Other than general education and state intervention in those cases where medical personnel knows about the plight of the child ahead of time, what are your suggestions for a solution? Are you saying the parents should not be legally punished in these case because they are beyond obeying the law over their religion? This starts to sound like the insanity defence then. These are supposedly intelligently functioning human beings that are fully capable of understanding the law and knowing it takes precedence over everything else in society.

I suspect some of these families are well aware of the legal loopholes and make conscious decisions to use them in those states where punishment equates to a slap on the wrist.


There is no solution without opening a can of worms that no one will agree upon. You can't force your beliefs on people anymore than anyone else can you. Why should they be punished for believing in their religion and following it's traditions? You can stretch this out in a lot of ways besides just medical reasons. If you stop Jehovah's Witnesses and the other "extreme" religions from following their faith, then where does it stop for the other religions that believe in their own rules?
As much as other nations and some of their people abhor the female circumcision in African countries, do you see it stopping? Same with children being married off at 6 to 20 year old men. It's still going on no matter how much you cry foul. People willingly drank cool aide with Jim Jones and they always will, metaphorically.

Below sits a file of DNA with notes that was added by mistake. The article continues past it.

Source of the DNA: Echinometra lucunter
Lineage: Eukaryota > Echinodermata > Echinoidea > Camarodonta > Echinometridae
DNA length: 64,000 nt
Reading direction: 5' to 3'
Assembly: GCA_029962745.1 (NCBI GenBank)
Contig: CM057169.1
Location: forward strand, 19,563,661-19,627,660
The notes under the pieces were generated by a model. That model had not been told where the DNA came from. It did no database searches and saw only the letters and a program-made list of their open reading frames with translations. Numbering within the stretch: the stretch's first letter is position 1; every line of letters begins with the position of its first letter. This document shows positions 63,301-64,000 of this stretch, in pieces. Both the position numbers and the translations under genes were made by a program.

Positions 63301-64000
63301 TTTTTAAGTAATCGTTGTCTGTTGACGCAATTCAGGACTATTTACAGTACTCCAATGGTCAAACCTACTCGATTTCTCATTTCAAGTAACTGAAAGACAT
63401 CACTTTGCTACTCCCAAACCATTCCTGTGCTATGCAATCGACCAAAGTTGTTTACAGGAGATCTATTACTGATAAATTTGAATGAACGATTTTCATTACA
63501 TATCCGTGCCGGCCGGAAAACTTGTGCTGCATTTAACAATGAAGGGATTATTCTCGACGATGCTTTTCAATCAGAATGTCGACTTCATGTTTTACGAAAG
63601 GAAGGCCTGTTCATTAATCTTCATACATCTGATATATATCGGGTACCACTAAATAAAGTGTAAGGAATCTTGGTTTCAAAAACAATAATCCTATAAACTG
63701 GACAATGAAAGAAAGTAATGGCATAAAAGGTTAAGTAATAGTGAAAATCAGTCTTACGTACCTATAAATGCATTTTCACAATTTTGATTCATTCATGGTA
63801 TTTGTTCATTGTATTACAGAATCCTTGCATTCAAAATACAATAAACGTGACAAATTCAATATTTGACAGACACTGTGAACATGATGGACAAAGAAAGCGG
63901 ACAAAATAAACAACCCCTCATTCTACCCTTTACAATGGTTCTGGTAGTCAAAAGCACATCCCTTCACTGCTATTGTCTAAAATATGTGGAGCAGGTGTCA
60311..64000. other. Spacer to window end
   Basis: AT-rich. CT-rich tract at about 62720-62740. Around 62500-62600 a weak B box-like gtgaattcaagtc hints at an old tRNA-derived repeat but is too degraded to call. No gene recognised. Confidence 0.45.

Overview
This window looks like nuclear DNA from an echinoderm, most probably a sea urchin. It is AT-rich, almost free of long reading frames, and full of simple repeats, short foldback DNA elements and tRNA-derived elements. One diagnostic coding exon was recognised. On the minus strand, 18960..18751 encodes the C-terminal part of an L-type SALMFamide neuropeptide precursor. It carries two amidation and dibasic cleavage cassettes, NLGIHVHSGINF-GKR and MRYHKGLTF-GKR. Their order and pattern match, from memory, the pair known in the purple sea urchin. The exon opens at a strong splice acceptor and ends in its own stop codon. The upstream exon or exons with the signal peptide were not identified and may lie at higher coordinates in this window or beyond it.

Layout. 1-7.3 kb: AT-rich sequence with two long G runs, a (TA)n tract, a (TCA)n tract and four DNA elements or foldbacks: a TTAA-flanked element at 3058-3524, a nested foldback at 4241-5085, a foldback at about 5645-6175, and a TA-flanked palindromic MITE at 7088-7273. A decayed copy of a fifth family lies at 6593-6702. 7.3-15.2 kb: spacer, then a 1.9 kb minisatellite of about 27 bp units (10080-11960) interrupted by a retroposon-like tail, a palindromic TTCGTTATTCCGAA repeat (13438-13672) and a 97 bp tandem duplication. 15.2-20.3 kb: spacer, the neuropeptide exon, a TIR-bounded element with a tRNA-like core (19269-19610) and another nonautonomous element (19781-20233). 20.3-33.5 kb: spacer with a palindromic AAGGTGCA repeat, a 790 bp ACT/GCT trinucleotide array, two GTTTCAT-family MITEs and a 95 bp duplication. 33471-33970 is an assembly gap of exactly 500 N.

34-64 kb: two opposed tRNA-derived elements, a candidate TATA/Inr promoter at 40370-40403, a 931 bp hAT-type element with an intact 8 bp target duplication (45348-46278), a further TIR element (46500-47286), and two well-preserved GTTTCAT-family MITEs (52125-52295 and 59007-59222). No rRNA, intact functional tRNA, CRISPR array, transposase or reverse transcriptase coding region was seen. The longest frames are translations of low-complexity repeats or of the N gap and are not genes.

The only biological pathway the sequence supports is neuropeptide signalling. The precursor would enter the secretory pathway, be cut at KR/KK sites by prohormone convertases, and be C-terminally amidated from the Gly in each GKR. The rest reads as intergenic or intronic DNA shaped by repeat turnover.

I may not agree with religion or their various traditions, and I'm not arguing for a way to stop people from following their faith altogether (I'd like to, but it's just not realistic at this point in human history). But I do see life and death as a black and white issue. Any belief which threatens the right of a child to be safe from physical harm or could willfully cause their death is something that can be regulated and enforced. That's not to say that it solves the problem in all cases, but certainly the "freedom of religion" concept needs to be taken out of laws involving medical homicide, murder, or assault. That's a change that can be implemented now, and will make a difference to at least some degree. I've read of cases like this where the parents made their choices, knowing that the law was on their side due to the freedom of religion loophole.

As for the other cases you mention, the issues are deeper seated as they are both religious and cultural, and occur in smaller rural villages where access to modern medicine or even modern values/knowledge are not available. The laws in these countries also support these practices, so yes, it's definitely a lot harder to exact change. Western society may not agree with it, but it's impossible for us to change the laws and enforce them in a village in Somalia or India, although education and change is a focus among some groups in those countries.

The focus here is on what can/should be done with cases like this when they occur in the modern westernized world, where we abide by our own set of rules and legalities. If someone wants to pray to a goat, or decorate themselves in tribal ashes, or read a SciFi novel and believe that's how the world began, then fine... play the Freedom of Religion card. But when that faith is the logic behind causing human suffering, injury or death, then intervention is necessary and the law needs to take precedence above everything else. To me, it's just very simple... and very much a black and white issue.